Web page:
The more ambitious approach we should consider is to take the new learnings and technology innovations that have emerged in response to the pandemic, and apply them to areas of preventative health and wellness that were not options before.
If Doc Brown and Marty McFly let you borrow their Delorean time machine, what year would you jump to? When pandemic weariness sets in, many of us have wished we could go back in time and return to pre-pandemic life. For employers, Human Resources (HR) and safety leaders also wish they could fully move on from COVID firefighting. That way, they could devote more attention to improving the overall health and wellness of their workforce.
Moving on from firefighting airborne disease sounds great, but is it good enough? The pandemic has emphasized the impact of contagious disease in the workplace, but risks from airborne disease have always been there. HR leaders have an opportunity to implement a new kind of preventative care, protecting their teams from getting sick at work.
Primary.Health attended the National Alliance of Healthcare Purchaser Coalitions Annual Conference this week where our SVP and GM of Enterprise Brad Guth spoke on a panel about how to resume a culture of preventative health and wellness in a post-pandemic world.
Panelists noted that COVID had disrupted ongoing preventative care and safety initiatives and stressed the importance of reimagining preventative care and safety. COVID also shined a new light on health equity and related challenges such as increasing access to primary care, which companies must adapt to.
Brad piggybacked on that sentiment by challenging the audience to ask themselves whether going back to where we were pre-pandemic is good enough. According to Centers for Disease Control and Prevention data, pre-COVID flu vaccination rates were only around 36% compared to 77% for COVID. Employers faced high rates of short term disability claims due to respiratory conditions. Finally, companies lost millions of work days and billions of dollars of productivity due to a preventable illness like flu.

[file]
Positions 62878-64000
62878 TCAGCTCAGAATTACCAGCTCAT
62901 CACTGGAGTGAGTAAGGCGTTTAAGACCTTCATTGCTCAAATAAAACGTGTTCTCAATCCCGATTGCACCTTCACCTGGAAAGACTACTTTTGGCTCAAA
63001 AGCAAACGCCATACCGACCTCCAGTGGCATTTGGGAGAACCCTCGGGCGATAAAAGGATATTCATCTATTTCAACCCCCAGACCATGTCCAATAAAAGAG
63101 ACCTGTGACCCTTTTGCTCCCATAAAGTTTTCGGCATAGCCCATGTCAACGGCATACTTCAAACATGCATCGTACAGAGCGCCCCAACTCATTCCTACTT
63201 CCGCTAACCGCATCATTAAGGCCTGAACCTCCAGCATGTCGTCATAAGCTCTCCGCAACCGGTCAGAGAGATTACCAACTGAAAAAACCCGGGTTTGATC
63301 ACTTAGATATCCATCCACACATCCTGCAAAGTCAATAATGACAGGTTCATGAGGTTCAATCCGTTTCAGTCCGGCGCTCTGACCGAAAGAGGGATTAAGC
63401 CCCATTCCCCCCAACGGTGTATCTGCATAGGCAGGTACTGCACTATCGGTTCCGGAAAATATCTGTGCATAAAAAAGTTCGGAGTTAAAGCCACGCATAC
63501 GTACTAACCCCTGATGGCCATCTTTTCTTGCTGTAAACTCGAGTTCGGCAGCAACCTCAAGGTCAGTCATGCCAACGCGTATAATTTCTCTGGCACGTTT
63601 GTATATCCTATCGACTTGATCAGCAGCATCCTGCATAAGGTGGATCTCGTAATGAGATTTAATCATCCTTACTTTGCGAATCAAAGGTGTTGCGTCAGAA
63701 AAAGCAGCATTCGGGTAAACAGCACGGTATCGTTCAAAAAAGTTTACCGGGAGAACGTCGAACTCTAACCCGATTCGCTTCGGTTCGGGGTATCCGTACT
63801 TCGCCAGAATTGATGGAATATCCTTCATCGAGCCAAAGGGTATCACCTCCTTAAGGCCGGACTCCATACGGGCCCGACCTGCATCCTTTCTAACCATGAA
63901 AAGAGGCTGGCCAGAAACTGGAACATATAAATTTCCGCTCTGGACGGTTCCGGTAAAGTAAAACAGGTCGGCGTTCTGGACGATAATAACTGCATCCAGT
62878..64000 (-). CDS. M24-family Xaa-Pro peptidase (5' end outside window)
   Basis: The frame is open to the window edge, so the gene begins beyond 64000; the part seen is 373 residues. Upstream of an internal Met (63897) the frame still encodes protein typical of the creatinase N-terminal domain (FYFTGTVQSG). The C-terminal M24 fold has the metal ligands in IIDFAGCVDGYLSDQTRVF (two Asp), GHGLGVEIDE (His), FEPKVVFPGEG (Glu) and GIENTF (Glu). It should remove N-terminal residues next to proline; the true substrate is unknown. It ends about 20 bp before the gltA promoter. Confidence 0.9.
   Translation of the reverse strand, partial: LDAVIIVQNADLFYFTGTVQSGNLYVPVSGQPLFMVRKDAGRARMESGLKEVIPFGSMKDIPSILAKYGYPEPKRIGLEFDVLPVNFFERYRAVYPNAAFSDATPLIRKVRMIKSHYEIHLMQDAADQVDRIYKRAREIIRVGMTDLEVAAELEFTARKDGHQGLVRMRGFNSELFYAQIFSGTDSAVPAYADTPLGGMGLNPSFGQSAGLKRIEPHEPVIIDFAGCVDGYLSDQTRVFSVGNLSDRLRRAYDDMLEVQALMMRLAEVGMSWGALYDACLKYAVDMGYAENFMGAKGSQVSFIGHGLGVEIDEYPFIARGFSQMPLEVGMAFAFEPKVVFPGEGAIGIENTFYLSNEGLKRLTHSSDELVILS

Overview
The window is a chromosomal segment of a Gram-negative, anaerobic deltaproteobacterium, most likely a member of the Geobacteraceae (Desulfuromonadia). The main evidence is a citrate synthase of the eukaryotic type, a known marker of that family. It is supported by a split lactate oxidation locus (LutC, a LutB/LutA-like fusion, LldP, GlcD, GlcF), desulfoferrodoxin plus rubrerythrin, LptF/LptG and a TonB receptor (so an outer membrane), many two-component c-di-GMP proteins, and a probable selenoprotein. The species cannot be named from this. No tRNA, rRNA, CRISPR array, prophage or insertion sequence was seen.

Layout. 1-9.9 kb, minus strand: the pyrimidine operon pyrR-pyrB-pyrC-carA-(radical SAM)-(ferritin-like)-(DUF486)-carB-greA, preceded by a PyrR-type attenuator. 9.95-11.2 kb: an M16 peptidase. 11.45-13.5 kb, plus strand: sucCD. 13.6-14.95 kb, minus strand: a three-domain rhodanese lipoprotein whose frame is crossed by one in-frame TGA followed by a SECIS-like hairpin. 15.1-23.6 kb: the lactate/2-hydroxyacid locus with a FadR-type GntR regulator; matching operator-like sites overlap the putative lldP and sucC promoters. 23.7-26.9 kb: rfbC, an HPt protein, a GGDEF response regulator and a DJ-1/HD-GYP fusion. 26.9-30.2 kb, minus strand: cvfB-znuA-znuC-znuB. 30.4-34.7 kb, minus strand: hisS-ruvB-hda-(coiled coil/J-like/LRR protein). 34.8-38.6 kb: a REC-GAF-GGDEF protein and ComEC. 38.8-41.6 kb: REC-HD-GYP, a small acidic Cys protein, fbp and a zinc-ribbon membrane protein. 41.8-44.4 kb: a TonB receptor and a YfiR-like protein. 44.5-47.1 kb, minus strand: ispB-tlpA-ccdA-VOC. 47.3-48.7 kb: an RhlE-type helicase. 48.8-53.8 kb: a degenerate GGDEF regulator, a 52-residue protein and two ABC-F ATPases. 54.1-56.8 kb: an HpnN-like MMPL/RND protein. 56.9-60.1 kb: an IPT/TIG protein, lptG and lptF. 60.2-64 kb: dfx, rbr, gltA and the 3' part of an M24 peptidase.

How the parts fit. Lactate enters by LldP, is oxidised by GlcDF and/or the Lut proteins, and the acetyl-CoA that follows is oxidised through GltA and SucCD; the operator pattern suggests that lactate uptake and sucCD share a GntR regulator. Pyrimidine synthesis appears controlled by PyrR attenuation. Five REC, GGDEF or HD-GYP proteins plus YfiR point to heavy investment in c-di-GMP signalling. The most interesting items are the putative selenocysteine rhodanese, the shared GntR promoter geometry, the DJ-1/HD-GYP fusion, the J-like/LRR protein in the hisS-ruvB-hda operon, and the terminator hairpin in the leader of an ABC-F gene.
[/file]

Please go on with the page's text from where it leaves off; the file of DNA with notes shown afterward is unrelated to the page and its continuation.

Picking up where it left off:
The more ambitious approach, Brad suggested, is to take the new learnings and technology innovations that have emerged in response to the pandemic, and apply them to areas of preventative health and wellness that were not options before. Solutions can look radically different than they would have just a few years ago.
If you could go back to 2019, what would your 2019 self say if you told them your workforce and their families can self-test for multiple illnesses (e.g. flu, COVID) at home? That they can input the test result in their phone, have an online provider visit the same day, and order an e-prescription for home delivery if necessary? That’s just scratching the surface of new workforce health and wellness directions. It’s time to be bold in order to break down barriers to care and increase access for all employees across a diverse workforce. As Brad concluded, employers can set the bar higher than it’s ever been. They can now use new innovations to achieve those objectives in an environment where the world has adapted to healthcare shifting outside of traditional settings. In reality, the traditional healthcare system did not work great for many employees in the first place.
Returning to work in a post-pandemic world ultimately requires creating environments your employees want to return to, and where they can be happy and healthy. Primary.Health would love to help you on that journey, so please reach out to us here.